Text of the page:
Behold The ‘Potato Head’ Of Palencia Joins ‘Behold The Monkey!’ In The Hall Of Fame Of Spanish Notable Art Restorations


Behold The ‘Potato Head’ Of Palencia Joins ‘Behold The Monkey!’ In The Hall Of Fame Of Spanish Notable Art Restorations

Another Botched Art Restoration A melted face with two round cavities standing in for eyes, a misshapen lump approximating a nose, and an agape maw of a mouth: The latest art “restoration” gone completely wrong in Spain. I think Anastasia enjoyed rubbing this in the face of Prado establishment and kicking up the dirt. I’d love to take her out to lunch for a chat. This is cultural anarchy with a full-on dose of the Chinese Plague.

As the blog post points out, repaintings… even poor quality repaintings are not totally uncommon. At one time, I remember in our art conservation lab, we had 4 or 5 in at one time. But understand clearly… any type of repainting, good quality or bad, is ethically abhorred by professional painting conservators, scholars, auction houses, art galleries, museum curators and directors and private collectors who prefer the “real thing.” Even this painting, which was ‘just’ the family heirloom of their grandmother were horrified when it came back from a 3 year restoration by a “qualified” immigrated Russian restorer who had worked at the Hermitage. She (the restorer) was naturally proud of her work and wanted full payment!

After restoration was, presumably, done because she (the restorer) couldn’t get the original painting clean enough to look good, so…

The Palencia “restoration” is the latest in an infamous line of nonprofessional art rehabs in Spain, including a 2012 repainting of a 19th-century fresco of Jesus, done by an 81-year-old church member, that gained the unfortunate international nickname of “Monkey Christ.”

More recent incidents in Spain include a day-glo repainting of a 15th century wooden sculpture of the Virgin Mary, St. Anne and the infant Jesus; the redoing of a 500-year-old St. George figure that turned him into a toy soldier; and multiple failed attempts to give the Virgin Mary a makeover in a copy of a painting by the Baroque artist Bartolomé Esteban Murillo.

The Palencia statue, which formerly was of a smiling lady placed within a country scene, adorns part of the facade of a bank in this city of some 78,000 in the country’s north. The Art Newspaper reports that the statue was originally unveiled in 1923.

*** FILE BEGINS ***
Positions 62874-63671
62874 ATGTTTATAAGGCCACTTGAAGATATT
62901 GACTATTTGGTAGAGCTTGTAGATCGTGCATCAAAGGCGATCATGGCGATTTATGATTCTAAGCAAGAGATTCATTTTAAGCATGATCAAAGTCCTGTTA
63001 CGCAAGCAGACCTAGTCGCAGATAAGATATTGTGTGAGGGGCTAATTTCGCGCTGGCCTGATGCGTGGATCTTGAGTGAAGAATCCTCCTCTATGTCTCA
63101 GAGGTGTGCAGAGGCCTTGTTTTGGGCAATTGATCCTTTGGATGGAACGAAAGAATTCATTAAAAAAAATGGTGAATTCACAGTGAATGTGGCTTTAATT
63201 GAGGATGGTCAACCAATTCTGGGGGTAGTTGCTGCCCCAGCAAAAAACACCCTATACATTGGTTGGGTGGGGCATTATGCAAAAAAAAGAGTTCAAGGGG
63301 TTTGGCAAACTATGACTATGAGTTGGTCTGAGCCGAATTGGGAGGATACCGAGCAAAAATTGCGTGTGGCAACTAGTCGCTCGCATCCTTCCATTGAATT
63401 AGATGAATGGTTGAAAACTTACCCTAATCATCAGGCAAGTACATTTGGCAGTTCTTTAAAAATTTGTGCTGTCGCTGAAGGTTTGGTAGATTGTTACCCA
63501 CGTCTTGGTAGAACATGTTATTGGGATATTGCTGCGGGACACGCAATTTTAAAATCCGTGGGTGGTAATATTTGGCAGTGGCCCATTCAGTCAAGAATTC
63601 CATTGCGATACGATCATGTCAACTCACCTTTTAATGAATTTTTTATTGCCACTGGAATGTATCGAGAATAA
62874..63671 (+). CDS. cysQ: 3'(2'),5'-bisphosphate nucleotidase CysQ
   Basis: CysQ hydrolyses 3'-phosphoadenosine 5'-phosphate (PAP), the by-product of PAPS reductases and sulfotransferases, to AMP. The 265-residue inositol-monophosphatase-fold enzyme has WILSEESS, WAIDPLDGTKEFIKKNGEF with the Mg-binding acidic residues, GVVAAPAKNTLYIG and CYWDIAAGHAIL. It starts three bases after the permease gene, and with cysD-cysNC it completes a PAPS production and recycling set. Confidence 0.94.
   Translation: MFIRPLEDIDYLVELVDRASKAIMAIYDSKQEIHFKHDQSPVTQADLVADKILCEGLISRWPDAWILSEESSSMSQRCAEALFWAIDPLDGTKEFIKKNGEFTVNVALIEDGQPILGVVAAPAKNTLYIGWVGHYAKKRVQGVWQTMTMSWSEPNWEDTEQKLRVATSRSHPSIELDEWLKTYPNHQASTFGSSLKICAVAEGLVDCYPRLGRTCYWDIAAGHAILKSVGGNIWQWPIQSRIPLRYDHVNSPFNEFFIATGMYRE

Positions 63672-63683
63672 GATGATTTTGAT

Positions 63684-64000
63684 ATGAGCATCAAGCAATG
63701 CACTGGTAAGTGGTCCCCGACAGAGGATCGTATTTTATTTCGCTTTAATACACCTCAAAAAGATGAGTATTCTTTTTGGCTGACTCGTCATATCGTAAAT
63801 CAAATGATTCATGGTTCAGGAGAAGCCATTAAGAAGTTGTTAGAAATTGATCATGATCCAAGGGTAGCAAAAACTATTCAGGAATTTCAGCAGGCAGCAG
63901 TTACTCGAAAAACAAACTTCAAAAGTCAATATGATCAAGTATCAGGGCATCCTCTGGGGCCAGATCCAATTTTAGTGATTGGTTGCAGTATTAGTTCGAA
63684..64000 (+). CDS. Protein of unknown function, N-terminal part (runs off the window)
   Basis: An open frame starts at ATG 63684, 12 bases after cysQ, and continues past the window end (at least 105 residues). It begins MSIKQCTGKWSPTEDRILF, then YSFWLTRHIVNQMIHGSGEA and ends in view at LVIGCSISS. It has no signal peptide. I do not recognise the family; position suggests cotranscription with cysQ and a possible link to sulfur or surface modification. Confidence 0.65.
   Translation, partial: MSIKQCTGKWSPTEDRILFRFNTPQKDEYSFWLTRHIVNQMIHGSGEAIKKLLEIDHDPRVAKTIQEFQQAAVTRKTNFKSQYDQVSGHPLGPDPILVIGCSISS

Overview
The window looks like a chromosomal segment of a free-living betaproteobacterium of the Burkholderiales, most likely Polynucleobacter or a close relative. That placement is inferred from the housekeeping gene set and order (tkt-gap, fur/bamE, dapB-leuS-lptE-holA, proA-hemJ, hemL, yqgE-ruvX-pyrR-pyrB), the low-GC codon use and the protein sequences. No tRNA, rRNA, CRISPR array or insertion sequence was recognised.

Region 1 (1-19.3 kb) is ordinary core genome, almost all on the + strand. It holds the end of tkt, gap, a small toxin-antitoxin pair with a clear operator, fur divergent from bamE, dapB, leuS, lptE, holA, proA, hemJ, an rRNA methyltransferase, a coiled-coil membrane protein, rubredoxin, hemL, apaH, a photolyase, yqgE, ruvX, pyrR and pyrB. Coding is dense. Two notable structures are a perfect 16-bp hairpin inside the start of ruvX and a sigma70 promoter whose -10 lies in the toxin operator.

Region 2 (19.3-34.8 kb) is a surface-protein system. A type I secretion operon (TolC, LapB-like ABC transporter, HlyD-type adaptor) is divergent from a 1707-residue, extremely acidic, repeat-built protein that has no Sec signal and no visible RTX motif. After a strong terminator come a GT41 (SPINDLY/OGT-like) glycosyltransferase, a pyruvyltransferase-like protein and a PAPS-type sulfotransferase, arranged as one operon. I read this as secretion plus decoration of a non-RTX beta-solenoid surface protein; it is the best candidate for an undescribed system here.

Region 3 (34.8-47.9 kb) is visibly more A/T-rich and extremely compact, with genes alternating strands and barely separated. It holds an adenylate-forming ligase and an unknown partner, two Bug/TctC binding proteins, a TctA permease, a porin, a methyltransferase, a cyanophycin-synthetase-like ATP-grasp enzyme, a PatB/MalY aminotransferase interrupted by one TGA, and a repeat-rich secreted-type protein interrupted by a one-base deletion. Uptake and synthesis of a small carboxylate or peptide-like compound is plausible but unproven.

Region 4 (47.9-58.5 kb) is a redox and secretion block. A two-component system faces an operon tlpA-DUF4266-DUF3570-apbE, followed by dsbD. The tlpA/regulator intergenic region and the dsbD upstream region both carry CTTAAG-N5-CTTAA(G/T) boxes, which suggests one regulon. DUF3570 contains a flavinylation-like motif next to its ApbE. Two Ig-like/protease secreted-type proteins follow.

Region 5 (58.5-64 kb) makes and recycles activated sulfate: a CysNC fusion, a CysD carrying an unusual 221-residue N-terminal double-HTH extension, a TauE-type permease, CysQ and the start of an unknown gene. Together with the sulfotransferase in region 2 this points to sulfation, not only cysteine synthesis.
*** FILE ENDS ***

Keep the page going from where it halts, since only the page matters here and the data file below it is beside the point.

In Spain, professional art restorers and conservationists are once again calling for stricter oversight. On social media———– (censured), the Madrid-based organization of professional restorers and conservators, ACRE, deplored the work in Palencia, writing that the rehab was not professional.

Scott M. Haskins, Art Conservator,,  805 570 4140

About Scott M. Haskins

Scott Haskins has been in professional art conservation since 1975, specializing in the conservation/restoration of easel paintings, murals and art on paper. FACL, Inc. is known nationally for doing A+ work no matter the size or difficulty of the project. We are happy to do a quick cleaning on a family heirloom. Our client list and resume is also full of very satisfied clients of large, difficult/complicated projects at remote locations. Excellent services are also available as an Expert Witness/Legal Testimony in art related matters. Consultation on art related projects occur regularly including extensive insurance evaluations for insured or insurer. Services are offered worldwide. Scott M. Haskins is also author of the "Save Your Stuff" series, educational information, materials and supplies to help people protect and save their treasured family heirlooms and collectibles at home and office. He can be reached at 805 564 3438. Video and written testimonials at
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